In addition to the homeless who are living in tents on the sidewalk, Seattle is also dealing with an increasing number of people who are living in RVs. Because these people have no homes, they have nowhere to properly dump the sewage that accumulates in their vehicles. Instead, the waste gets dumped directly into storm drains that connect to waterways. Two business groups in the city have funded testing related to the dumping and reached some stunning results:

Using Environmental Protection Agency wastewater pump-out and treatment statistics, it’s estimated that Seattle RV campers likely discharge more than 1 million gallons of untreated sewage annually into our waterways, including the Duwamish Waterway and Salmon Bay…

To better understand the potential impact of RV discharges, the Sodo Business Improvement Area and Ballard Alliance commissioned Anchor QEA, a Seattle-based environmental science and engineering firm, to evaluate existing water-quality data and collect a storm drain water sample from a heavily populated RV parking area in Sodo. The sample from the storm drain in the midst of the RVs registered 300 times greater than the state water-quality standard for fecal coliform bacteria…

While a more definitive pollution-identification study is needed on the relative impact of illegal black-water discharges, the data points strongly suggest that illegal dumping of sewage and trash, along with unsanitary conditions in unregulated RV encampments, increase public-health risks and could result in serious outbreaks of communicable diseases such as hepatitis A and typhus.

The business groups that funded the testing have shared the results with the city and are now calling on city leaders to act: “It is time to stop ignoring the impacts of unregulated RV encampments and illegal raw-sewage dumping.”

Seattle created a “safe lot” for homeless people living in RVs back in 2016, but it was eventually abandoned because of the cost:

Responding to concerns about a growing number of vehicles parked for weeks and months in Fremont, Ballard, Magnolia and other neighborhoods, Murray in January issued and the City Council approved an emergency order to quickly open a pair of safe lots for the homeless — one in Ballard and one in Delridge.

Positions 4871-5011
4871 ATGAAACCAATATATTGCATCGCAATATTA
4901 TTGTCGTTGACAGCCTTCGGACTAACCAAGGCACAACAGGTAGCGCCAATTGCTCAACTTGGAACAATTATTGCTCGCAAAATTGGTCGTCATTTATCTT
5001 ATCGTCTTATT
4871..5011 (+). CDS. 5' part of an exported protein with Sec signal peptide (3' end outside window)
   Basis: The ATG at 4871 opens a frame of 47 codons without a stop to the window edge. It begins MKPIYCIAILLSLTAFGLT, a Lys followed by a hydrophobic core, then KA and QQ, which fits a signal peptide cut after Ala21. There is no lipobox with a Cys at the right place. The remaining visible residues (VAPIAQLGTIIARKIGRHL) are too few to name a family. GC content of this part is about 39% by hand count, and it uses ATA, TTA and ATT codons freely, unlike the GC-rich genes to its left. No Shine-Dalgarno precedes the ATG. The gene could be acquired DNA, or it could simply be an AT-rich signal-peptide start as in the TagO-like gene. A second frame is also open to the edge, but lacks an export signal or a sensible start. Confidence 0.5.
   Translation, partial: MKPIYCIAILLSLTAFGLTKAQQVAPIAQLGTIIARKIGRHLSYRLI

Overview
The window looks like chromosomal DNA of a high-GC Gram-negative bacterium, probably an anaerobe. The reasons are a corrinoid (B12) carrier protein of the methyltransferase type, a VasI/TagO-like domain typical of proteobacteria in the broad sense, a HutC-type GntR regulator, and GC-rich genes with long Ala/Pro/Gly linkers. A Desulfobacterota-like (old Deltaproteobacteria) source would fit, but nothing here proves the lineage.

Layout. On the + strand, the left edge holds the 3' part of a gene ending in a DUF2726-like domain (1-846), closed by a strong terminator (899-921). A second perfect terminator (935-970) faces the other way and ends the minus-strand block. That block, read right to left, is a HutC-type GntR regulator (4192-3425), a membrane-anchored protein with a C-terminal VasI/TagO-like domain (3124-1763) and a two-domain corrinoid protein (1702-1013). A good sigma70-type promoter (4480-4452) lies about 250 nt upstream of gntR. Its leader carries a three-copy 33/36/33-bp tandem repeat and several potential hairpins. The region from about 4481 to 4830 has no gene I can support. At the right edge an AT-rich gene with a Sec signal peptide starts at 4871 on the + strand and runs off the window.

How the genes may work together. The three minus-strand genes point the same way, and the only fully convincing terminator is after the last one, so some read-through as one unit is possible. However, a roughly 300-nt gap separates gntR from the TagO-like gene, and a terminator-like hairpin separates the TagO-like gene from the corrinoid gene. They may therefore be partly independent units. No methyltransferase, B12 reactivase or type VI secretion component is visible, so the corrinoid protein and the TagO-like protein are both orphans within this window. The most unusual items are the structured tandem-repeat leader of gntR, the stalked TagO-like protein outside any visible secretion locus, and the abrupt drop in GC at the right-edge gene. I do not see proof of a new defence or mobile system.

The Ballard lot opened last month, but was at capacity with 20 vehicles as of March 15 and is costing the city about $35,000 per month — $1,750 per vehicle, Murray spokesman Viet Shelton said. That’s the same as median rent for a one-bedroom apartment in Seattle, according to Zillow’s latest estimate.

A new “safe lot” has been proposed recently but once again the projected cost is sky-high:

This being Seattle, it’s projected to cost the city $382,000. That’s for overnight parking in one lot in the U District, holding 20 to 30 cars. Which means each spot would cost $1,000 to $1,500 a month – in the ballpark of what it costs to rent a studio apartment.

“I heard about that budget, and it just boggles the mind,” said Karina O’Malley, who manages a homelessness parking program for a church in Kirkland at less than one-thirtieth the cost. “This stuff is not rocket science. What is the deal with Seattle?”

Things haven’t improved at all since I wrote about an RV that crashed into a local business last year. I think what’s going on here is that businesses have realized the city isn’t going to respond to their pleas to do something about the RV campers and the problems they bring with them. On the contrary, the city has made it extremely easy for campers to continue doing what they are doing.

The Seattle City Council will deliberate Tuesday how to address the growing amount of unsafe RVs on Seattle streets.

“It’s really a public health issue,” said Councilmember Sally Bagshaw. “The main goal is we’re taking care of the people inside these RVs.”…

Most notably, in the proposed ordinance, those living in RVs can refuse to leave or move their RVs if they feel it would jeopardize their safety.

“Initiating or continuing an investigation into the potential violation of Section 11.75.020 shall not occur if there is an explicit objection from the person allowed to occupy the motor vehicle that is deemed to be extensively damaged if such enforcement would increase the occupant’s vulnerability or exposure to unsafe living conditions.”

In other words, the homeless in these RVs can just tell the city to go away.

Instead of continuing to fight a battle the city’s elected leaders don’t care about, it seems the business groups are trying to focus the city’s attention on something it will care about, in this case that’s the environment. Maybe a few of the left-wing city council members will decide this is now a problem that deserves their attention and do something about it.